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I heard of a method called "argument variation" or "variation of argument" for finding the number of zeroes of a complex polynomial within a simple contour.

On Google, the only source I find is the Mathworld article, but it isn't very accessible to me, a physics undergraduate.

Where can I find an introduction or examples for this online? Most other concepts of complex analysis, e.g. Möbius transforms, have lots of resources, so I'm sure they're there somewhere. Maybe the technique is better known under a different name?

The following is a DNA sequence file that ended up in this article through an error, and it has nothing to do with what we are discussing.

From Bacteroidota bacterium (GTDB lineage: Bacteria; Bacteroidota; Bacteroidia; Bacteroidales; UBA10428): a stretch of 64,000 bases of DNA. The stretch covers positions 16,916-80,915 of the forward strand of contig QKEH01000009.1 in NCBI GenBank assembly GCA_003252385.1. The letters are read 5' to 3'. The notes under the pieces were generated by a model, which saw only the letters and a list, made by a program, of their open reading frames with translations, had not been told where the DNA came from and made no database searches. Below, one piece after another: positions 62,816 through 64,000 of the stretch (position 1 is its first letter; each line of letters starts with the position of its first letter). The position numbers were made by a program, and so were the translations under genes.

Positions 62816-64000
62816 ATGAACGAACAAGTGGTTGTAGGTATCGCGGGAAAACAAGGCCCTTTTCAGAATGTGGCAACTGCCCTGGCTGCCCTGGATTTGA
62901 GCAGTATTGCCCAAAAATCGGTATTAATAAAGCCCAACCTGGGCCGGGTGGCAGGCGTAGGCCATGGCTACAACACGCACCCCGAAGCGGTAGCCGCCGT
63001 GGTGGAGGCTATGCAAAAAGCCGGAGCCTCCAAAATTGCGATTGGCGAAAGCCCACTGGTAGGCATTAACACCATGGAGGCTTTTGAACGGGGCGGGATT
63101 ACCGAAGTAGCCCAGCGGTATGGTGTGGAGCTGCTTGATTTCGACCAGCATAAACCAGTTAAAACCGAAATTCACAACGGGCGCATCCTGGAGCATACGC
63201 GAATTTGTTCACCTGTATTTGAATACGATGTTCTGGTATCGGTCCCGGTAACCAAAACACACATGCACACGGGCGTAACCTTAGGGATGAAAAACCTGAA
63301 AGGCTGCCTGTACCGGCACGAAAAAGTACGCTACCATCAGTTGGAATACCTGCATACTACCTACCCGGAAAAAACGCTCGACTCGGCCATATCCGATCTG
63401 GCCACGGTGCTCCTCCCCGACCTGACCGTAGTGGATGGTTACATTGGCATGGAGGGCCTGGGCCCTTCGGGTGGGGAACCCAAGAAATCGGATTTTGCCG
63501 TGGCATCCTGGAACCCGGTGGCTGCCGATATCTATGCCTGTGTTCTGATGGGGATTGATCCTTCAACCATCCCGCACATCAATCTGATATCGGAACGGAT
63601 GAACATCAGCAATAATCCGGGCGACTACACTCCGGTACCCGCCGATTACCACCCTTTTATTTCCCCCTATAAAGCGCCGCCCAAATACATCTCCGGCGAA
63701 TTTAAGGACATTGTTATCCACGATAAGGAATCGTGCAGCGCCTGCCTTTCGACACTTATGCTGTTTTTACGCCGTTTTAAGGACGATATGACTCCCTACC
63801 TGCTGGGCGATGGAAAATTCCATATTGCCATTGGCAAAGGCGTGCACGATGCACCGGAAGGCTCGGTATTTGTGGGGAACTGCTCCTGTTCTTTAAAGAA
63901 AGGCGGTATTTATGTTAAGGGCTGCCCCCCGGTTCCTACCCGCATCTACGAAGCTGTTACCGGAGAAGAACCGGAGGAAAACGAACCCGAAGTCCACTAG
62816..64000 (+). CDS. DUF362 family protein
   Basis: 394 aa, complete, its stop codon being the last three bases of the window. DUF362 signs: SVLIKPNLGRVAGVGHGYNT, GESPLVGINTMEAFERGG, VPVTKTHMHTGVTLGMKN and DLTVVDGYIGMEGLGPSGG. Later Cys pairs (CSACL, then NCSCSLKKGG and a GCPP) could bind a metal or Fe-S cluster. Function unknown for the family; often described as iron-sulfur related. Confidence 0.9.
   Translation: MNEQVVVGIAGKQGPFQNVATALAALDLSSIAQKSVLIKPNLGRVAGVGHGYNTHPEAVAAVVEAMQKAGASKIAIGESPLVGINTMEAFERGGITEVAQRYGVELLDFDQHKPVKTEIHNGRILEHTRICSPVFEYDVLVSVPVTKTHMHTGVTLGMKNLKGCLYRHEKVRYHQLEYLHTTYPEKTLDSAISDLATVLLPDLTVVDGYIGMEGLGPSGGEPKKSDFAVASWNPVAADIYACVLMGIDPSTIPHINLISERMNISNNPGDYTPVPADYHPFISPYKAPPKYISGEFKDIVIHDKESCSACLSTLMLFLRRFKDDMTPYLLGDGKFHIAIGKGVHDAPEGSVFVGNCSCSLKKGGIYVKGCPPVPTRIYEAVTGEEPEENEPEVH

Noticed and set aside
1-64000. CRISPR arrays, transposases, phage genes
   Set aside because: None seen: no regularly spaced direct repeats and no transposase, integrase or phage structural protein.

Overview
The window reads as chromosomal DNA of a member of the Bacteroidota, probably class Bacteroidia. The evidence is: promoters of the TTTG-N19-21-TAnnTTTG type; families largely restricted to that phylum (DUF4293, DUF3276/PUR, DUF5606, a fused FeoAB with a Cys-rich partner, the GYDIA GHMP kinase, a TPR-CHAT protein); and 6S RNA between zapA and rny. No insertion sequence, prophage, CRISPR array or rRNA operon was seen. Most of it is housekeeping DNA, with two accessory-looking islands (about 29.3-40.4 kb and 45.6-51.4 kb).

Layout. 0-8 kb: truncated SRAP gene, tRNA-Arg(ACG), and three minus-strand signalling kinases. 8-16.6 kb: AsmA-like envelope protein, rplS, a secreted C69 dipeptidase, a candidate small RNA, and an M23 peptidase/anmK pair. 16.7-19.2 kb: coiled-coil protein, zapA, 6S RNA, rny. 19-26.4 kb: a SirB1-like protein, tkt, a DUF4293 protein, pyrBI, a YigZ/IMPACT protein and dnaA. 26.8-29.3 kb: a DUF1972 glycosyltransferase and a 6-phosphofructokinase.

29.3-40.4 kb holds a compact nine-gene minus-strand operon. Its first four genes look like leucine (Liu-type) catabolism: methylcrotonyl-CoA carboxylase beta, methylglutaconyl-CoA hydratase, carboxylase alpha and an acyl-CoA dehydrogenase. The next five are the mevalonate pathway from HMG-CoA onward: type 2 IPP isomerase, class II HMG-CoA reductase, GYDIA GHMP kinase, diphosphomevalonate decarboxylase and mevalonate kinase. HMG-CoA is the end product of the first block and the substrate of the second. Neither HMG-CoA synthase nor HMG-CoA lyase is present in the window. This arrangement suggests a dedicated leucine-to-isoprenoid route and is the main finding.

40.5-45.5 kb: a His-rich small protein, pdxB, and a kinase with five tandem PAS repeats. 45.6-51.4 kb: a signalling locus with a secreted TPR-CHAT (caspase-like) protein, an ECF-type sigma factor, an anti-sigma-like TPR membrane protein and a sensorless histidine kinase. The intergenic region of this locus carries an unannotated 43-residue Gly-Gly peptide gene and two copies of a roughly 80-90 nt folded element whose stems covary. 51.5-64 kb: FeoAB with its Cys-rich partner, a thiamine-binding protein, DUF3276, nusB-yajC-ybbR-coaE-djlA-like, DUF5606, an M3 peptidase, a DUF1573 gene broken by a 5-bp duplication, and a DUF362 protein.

Edit: I'll add that what I don't understand is how real and imaginary lines are handled, equations 9 and 10 in the Mathworld article.

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Try googling for "argument principle". – Hans Lundmark Aug 17 '11 at 10:13

Perhaps you are looking for the Argument Principle. This says that if f is a meromorphic function in some region, and there is a closed contour in this region s.t. f has no zeroes or poles on this contour, then we have that

$$\oint_C \frac{f'(z)}{f(z)} \text{d}z = 2 \pi i (N - P)$$

Where N and P are the number of zeroes and poles, respectively, inside the contour. This is related to Rouche's Theorem, which might also suit your needs.

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